N.B. Mills Elementary School’s intervention time, a COMPASS component, gives students the ability to grow and learn from each other while another group works with a teacher. (Left to right) 5th-grade students Ashley, Sitaly, Jose, Jasiah, and Bobbie work together during their science intervention time to discover the meaning of “force.” (Photo courtesy of Jada Jonas and the Iredell-Statesville Schools)
Serving more than 21,000 students, Iredell-Statesville Schools (I-SS) in North Carolina ranks among the 20 largest school districts in the Tar Heel State. The district serves 36 schools in Iredell County — a diverse blend of urban, suburban, and rural neighborhoods — 40 miles north of Charlotte. Four years ago, the district faced a dilemma: While it ranked in the top 10 percent of North Carolina districts in academic performance, it needed to increase teacher effectiveness and boost the academic achievement of its high-needs students, English learners, and students with disabilities. And while district leaders had a plan to achieve this ambitious goal, the annual I-SS budget resided in the basement of the state’s 212 districts, in the bottom five percent.
The plan to achieve their North Star goal of equity in student achievement was aptly called COMPASS — Collaborative Organizational Model to Promote Aligned Support Structures — with the route to success predicated on targeted professional development that focuses on use of data, curricular improvements, and instructional approaches to identify where students are struggling and address their individual academic needs. I-SS teachers would be equipped with the tools to ensure that all of their students are on track to achieve their learning goals. Integral to this approach is the alignment of the school’s support structures for teachers and deepening existing professional learning communities where educators collaborate, analyze student performance data, and share best practices.
In 2010, I-SS entered their COMPASS plan in OII’s Investing in Innovation (i3) competition and received a $4.99 million Development grant, setting them on a multi-year journey that would begin with bolstered professional development, followed by piloting the new approach in several schools, and eventually result in district-wide implementation.
President Obama has proclaimed May 4-10 as National Charter Schools Week. “As independent public schools, charter schools have the ability to try innovative approaches to teaching and learning in the classroom,” the proclamation notes. “They can show what is possible – schools that give every student the chance to prepare for college and career and to develop a love of learning that lasts a lifetime.”
In honor of this week, OII begins a series of articles highlighting the work of the Charter Schools Program’s National Leadership Activities grantees. The series begins with the Creating Quality Charter Schools through Performance Management, Replication, and Closure (PMRC) project of the National Association of Charter School Authorizers, designed to leverage the effective policies and practices of authorizers successful in these core areas of charter school operations. Click here to read about the PMRC project’s results and resources available to charter authorizers nationwide.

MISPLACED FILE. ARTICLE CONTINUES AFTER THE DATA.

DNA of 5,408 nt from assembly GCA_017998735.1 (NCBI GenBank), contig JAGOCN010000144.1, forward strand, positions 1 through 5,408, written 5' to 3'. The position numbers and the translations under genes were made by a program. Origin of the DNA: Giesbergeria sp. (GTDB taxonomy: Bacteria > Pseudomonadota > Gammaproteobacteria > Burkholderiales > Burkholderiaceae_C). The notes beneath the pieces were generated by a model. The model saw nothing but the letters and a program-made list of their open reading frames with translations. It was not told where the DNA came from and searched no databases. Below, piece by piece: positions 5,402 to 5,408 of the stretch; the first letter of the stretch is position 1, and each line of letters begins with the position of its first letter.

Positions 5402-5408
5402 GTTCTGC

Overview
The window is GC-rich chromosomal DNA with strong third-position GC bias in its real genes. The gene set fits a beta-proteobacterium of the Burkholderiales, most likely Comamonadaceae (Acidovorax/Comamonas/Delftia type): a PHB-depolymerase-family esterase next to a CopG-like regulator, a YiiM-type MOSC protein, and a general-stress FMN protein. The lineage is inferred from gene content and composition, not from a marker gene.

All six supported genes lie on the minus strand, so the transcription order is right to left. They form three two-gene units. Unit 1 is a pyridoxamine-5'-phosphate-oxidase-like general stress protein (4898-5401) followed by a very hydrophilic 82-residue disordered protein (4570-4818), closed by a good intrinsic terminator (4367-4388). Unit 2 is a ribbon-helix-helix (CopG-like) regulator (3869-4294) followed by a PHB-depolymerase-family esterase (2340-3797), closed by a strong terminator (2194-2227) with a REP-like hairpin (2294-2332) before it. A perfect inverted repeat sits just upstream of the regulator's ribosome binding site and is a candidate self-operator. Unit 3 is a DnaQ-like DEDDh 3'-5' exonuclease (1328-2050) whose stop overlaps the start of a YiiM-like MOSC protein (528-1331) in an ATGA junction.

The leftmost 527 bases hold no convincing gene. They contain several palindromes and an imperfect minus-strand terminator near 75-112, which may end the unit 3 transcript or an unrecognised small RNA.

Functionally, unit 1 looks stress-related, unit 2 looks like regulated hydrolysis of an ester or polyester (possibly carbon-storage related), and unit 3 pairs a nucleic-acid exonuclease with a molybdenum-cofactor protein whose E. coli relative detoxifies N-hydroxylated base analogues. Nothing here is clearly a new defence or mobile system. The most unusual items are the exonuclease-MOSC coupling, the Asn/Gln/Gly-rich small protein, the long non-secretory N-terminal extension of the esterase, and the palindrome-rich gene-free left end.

In November 2012, the National Association of Charter School Authorizers (NACSA) launched the One Million Lives Campaign with the goal of creating better school options for at least a million children in the nation’s charter schools. The campaign focuses on closing the poorest-performing schools, those charters that are failing our children, while opening even more great schools — schools that will succeed in living up to the promise of the charter school sector.
At the heart of this campaign is a set of activities funded by an OII Charter Schools Program (CSP) National Leadership Activities grant to NACSA. In the fall of 2010, NACSA initiated the Creating Quality Charter Schools through Performance Management, Replication, and Closure (PMRC) project to better address the unacceptable number of poor-performing schools that are charter schools. While the charter school sector has often led the way on accountability for performance, the systems for defining, measuring, and acting upon school quality, as well as for replicating good schools and for closing failing schools, are often lacking. The PMRC project was designed to leverage the current effective practices of authorizers successful in these areas and develop core policies and practices that can be disseminated and implemented across the nation.
As states, districts, and schools implement the Common Core State Standards, a new resource to help them with the change process is available from The Achievement Network (ANet), an OII Investing in Innovation (i3) grantee. Focusing on the How: Guidance for School and District Leaders on Supporting Teachers Through the Transition to the Common Core addresses the uncertainty that educators may have about the transition to the Common Core.
Educators’ traditional sources of stability and direction are undergoing change as they implement the content changes associated with Common Core. It is “time-tested routines,” according to ANet, that can provide an infrastructure for implementing the new standards. These include “consistent, collaborative routines for planning from standards, evaluating student progress, and adapting instruction based on student needs.”